So the saying goes: “What are little girls made of? sugar & spice & everything nice.”
That’s really just the start of the story isn’t it? Life is so much more interesting and variegated than that.
Despite being a fairly ungirly girl, I have had my strong moments of girly.
I bought shoes for my wedding that were a copy of a pair worn by Sex and the City’s Carrie Bradshaw. I once did a glamorous pin up photoshoot to celebrate some significant weight loss. I take selfies like this one just because I have some very fabulous sunglasses… Oh wait, I guess I am a girly girl, and I also have moments like this where I helped build sets for my dear friend who was directing her show that she wrote and produced!
So it would be more accurate to say, I am a fairly girly girl and I have my moments of boyishness! But then again, who says that to work on sets and play in the mud is reserved for boys? Who said that?
More importantly, who said it so often and so loudly that we all as a society believed it? I for one, think the words we use matter. So I strive to use words like “and” rather than “but” when talking about myself since “but” negates what comes before it and I don’t want to promote limited thinking or living.
When I found out I was having a little girl, I had visions of pink and girly bows and all things sugar and spice running through my head. Then reality took over, as well as a healthy dose of “well that’s just boring.” Who says because she is a girl, she will automatically like pink? I tried to tell people, I don’t want an over abundance of pink (just because she is a girl) so let’s get all that out of the way with my shower. So we did a Paris themed baby shower - “Bonjour Bebe.” As you can see there is pink, and it’s not the only color or feature.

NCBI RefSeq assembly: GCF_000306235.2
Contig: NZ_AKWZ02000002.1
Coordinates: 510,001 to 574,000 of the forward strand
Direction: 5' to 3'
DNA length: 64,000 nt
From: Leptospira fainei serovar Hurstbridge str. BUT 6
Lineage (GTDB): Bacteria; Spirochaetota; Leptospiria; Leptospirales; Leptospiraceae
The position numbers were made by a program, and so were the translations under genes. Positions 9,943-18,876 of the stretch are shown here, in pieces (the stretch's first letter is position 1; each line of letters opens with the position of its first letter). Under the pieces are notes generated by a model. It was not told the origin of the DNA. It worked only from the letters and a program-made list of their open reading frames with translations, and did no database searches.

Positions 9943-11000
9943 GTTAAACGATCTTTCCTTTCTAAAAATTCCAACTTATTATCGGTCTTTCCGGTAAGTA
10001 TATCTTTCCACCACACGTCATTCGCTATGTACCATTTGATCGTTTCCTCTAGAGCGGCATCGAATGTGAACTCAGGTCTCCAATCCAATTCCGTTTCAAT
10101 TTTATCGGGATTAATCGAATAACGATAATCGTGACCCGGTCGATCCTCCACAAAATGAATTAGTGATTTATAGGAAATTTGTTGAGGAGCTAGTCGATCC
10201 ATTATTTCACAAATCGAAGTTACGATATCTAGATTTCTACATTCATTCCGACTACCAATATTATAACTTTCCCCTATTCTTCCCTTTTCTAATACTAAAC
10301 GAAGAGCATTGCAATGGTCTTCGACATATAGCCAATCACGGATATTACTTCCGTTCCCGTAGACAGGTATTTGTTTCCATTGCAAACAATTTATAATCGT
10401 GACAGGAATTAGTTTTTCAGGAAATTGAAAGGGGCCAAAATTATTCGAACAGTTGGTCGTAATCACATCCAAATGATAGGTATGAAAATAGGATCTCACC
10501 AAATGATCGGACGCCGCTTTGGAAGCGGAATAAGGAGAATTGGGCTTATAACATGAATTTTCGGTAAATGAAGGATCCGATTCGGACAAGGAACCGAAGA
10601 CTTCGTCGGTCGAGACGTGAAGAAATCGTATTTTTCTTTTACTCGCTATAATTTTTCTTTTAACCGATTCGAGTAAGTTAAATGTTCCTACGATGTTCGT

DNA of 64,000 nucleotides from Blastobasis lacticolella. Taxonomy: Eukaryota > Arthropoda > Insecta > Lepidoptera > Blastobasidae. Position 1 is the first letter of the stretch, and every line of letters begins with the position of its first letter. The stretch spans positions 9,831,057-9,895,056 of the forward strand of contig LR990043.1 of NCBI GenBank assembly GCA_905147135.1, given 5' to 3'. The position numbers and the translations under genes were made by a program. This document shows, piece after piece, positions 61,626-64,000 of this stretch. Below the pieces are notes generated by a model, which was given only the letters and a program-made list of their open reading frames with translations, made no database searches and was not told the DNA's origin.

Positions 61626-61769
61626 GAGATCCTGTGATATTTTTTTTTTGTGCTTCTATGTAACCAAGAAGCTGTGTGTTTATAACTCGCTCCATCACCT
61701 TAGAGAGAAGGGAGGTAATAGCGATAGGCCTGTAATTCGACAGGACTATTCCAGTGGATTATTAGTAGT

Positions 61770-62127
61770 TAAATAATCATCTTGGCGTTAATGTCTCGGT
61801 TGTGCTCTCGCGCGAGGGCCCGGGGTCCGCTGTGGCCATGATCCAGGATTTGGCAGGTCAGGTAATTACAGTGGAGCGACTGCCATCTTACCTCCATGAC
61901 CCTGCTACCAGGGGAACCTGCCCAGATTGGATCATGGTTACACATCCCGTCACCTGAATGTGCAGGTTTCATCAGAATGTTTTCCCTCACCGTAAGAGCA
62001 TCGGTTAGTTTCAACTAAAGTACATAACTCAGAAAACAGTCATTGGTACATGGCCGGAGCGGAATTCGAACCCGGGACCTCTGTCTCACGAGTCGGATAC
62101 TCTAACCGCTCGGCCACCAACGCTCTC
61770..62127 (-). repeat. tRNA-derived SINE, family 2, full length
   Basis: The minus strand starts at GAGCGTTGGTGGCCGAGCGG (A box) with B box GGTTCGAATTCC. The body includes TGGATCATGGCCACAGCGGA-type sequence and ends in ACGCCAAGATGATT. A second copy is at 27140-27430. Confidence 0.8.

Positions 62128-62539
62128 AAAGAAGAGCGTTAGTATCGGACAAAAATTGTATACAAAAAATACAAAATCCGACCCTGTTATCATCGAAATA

Let’s face it: for the first few years, we get to pick their clothes because it’s not as if they are going to say, Mother, I despise pink and wish you would not put it on my person. Thank you and good night.
No, they can’t, so we decorate their rooms with pink and green and decide that the theme for their room will be frogs, and we just have to wait for the day (she is two now, so maybe when she is 5?) she will say, “Mom, I don’t like frogs.” So at that point, maybe we will re-decorate with ducks and rockets….? Or something completely different?
It could happen, especially since I discovered this amazing company, Princess Awesome, that specializes in “And not But” – this company says she can be a tomboy and a princess all at once. She can like twirling in a skirt (WITH POCKETS) and playing in the dirt. Look at how happy she is!
In a world where society (not to mention most stores) are trying to tell little girls who grow into young women that they can ONLY like pink and only like playing with dolls and kitchen sets, Princess Awesome says, oh yeah, well, take a gander at this beaker or this rocket on my dress. I could be an electrical engineer or an astronaut. Or whatever I want! The possibilities are limitless.
I look forward to that day, because it will mean that my daughter is asserting her personality and likes and dislikes. Make no mistake, she is an opinionated little miss, and she definitely makes choices right now. I ask her to pick the book on the left or the right and she picks left or right. Or she makes this face which is a no to both and a temper tantrum in the making!